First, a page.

As a person running a website or app, the DMCA is a critical tool for protecting your business. You must understand the relationship between user-generated content and the DMCA to maximize the protection and avoid mistakes that can expose you to copyright infringement liability.
UGC and DMCA
UGC DMCA Examples
So, let’s look at some examples to get a real-world view of how the DMCA works. Let’s pretend I add a forum to DMCAAgentService.com. You join as a member. I moderate the posts on the forum. Okay, we are set up and ready to go.
The Supreme Court issues a controversial ruling on a copyright case that radically changes copyright law online. I post an article from Wired magazine on the topic. You believe the writer is incorrect and publish a separate piece from the Los Angeles Times on the subject.
Does the DMCA protect me, as the site owner, if Wired and the Los Angeles Times make copyright claims? We must identify which article constitutes user-generated content to arrive at an answer.
The law does not classify the Wired article as user-generated content because I posted the copy. I am the owner of the forum, not an independent user.
The Los Angeles Times article is user-generated content because you, an unaffiliated user, published the material on the forum. The newspaper would need to file a DMCA takedown notice with our agent to seek the removal of the article from the forum.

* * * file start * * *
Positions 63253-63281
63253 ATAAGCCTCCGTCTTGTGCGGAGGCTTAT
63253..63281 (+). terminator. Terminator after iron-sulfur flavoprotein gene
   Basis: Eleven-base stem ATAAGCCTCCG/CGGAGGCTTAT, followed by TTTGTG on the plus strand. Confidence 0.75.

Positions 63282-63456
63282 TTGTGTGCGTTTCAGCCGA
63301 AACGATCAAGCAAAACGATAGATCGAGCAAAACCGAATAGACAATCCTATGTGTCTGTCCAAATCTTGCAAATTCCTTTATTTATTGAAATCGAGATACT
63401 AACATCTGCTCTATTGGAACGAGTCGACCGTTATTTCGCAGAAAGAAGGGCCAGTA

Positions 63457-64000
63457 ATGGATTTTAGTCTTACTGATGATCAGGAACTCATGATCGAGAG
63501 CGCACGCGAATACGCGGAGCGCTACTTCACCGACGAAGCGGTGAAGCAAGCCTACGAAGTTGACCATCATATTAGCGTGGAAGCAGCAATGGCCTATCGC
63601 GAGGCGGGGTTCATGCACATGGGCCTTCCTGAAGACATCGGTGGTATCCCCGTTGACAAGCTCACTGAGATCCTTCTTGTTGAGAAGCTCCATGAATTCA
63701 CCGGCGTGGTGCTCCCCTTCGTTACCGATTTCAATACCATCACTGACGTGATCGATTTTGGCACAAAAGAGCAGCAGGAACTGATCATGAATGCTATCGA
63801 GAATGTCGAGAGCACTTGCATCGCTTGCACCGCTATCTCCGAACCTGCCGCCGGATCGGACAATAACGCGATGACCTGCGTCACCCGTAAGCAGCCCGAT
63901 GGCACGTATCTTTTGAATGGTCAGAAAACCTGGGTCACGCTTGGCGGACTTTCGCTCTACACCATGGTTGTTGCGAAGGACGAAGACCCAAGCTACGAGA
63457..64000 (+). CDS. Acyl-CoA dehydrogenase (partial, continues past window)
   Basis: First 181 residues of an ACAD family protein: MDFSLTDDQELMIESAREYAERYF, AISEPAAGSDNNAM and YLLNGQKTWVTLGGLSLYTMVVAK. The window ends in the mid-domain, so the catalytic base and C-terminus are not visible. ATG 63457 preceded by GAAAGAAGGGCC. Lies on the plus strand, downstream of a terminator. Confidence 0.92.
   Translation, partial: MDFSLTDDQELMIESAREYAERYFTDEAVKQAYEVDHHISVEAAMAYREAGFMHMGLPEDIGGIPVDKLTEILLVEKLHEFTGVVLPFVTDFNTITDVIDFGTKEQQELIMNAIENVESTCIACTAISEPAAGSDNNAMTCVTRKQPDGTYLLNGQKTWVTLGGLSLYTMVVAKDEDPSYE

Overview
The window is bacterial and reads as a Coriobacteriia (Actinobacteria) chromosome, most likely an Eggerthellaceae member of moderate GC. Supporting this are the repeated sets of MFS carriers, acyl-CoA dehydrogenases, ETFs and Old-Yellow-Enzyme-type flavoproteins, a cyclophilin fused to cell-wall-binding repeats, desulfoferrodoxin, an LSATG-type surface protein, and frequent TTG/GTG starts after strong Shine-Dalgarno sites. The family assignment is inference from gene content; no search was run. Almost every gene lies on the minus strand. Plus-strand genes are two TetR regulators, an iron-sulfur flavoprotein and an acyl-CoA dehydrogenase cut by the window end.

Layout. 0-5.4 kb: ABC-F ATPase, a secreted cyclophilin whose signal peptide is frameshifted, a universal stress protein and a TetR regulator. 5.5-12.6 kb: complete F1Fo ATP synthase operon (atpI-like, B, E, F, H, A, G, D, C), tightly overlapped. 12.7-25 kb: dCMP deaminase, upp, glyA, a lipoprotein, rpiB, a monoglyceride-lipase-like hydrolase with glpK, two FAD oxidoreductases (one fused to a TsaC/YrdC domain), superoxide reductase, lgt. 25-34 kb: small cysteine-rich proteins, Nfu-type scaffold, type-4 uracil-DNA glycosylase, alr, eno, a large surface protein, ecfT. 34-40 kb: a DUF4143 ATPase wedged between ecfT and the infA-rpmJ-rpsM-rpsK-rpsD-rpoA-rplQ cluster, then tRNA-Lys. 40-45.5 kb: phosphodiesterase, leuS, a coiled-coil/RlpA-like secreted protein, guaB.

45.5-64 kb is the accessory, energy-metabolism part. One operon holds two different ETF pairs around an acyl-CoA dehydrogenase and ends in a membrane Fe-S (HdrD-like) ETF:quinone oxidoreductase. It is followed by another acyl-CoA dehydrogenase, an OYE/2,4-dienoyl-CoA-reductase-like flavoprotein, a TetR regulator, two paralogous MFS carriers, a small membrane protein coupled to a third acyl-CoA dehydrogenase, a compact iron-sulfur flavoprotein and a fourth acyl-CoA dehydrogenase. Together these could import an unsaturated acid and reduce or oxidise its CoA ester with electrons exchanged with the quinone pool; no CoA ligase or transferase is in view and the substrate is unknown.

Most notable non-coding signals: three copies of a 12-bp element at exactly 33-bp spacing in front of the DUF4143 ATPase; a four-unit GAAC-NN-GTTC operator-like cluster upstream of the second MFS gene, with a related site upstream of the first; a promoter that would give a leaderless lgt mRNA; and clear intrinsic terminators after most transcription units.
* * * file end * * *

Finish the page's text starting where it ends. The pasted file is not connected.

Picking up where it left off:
So, we have a rule. If a user who is unaffiliated with your site or app posts the content in dispute, the DMCA provides protection. If the user is affiliated with your business, such as an employee, then the DMCA offers no protection.
The DMCA always applies to copyright issues, but these issues can bleed over into additional legal areas. Using the DMCA to remove revenge porn can be an effective tactic for victims. In 2014, hackers penetrated the Apple iCloud storage system and obtained explicit photos of celebrities such as Jennifer Lawrence. The celebrities had photographed themselves and were sharing the images with their partners. Given this, the celebrities owned the copyright in the photos. As the copyright holder, they had the right to submit takedown notices to the sites where the images appeared. Using the DMCA to remove the porn photos was an effective strategy. In the case of revenge porn, the content usually consists of selfies as well. The victim can then submit takedown notices to sites where the revenge porn is posted as the copyright holder.
Employees – Paid or Not
You might wonder what the phrase “affiliated person” means. The DMCA does not protect content posted by such individuals? Employees and owners certainly seem to qualify. The Ninth Circuit Federal District Court recently threw a wrench in the understanding of most people.
The case in question is Mavrix Photographs, LLC v. LiveJournal, Inc. The court decided the case in April 2017. Mavrix sued Livejournal claiming the company had waived the DMCA protection because it used moderators to review and approve user submissions. Livejournal argued the use of moderators was irrelevant because the individuals were unpaid volunteers. In a surprise, the court classified the moderators as “affiliated persons” resulting in LiveJournal losing the DMCA protection.
Lawyers and commentators are highly critical of the Mavrix decision. One can understand why if you think through the process to the logical conclusion. Under Mavrix, a site would be better off not moderating any user-generated uploads. Ironically, the result is more infringing material appearing on the site.
Congress drafted the DMCA to address user-generated content copyright issues. If you allow people to upload content to your site or app, make sure you are compliant with the controversial law to protect your business.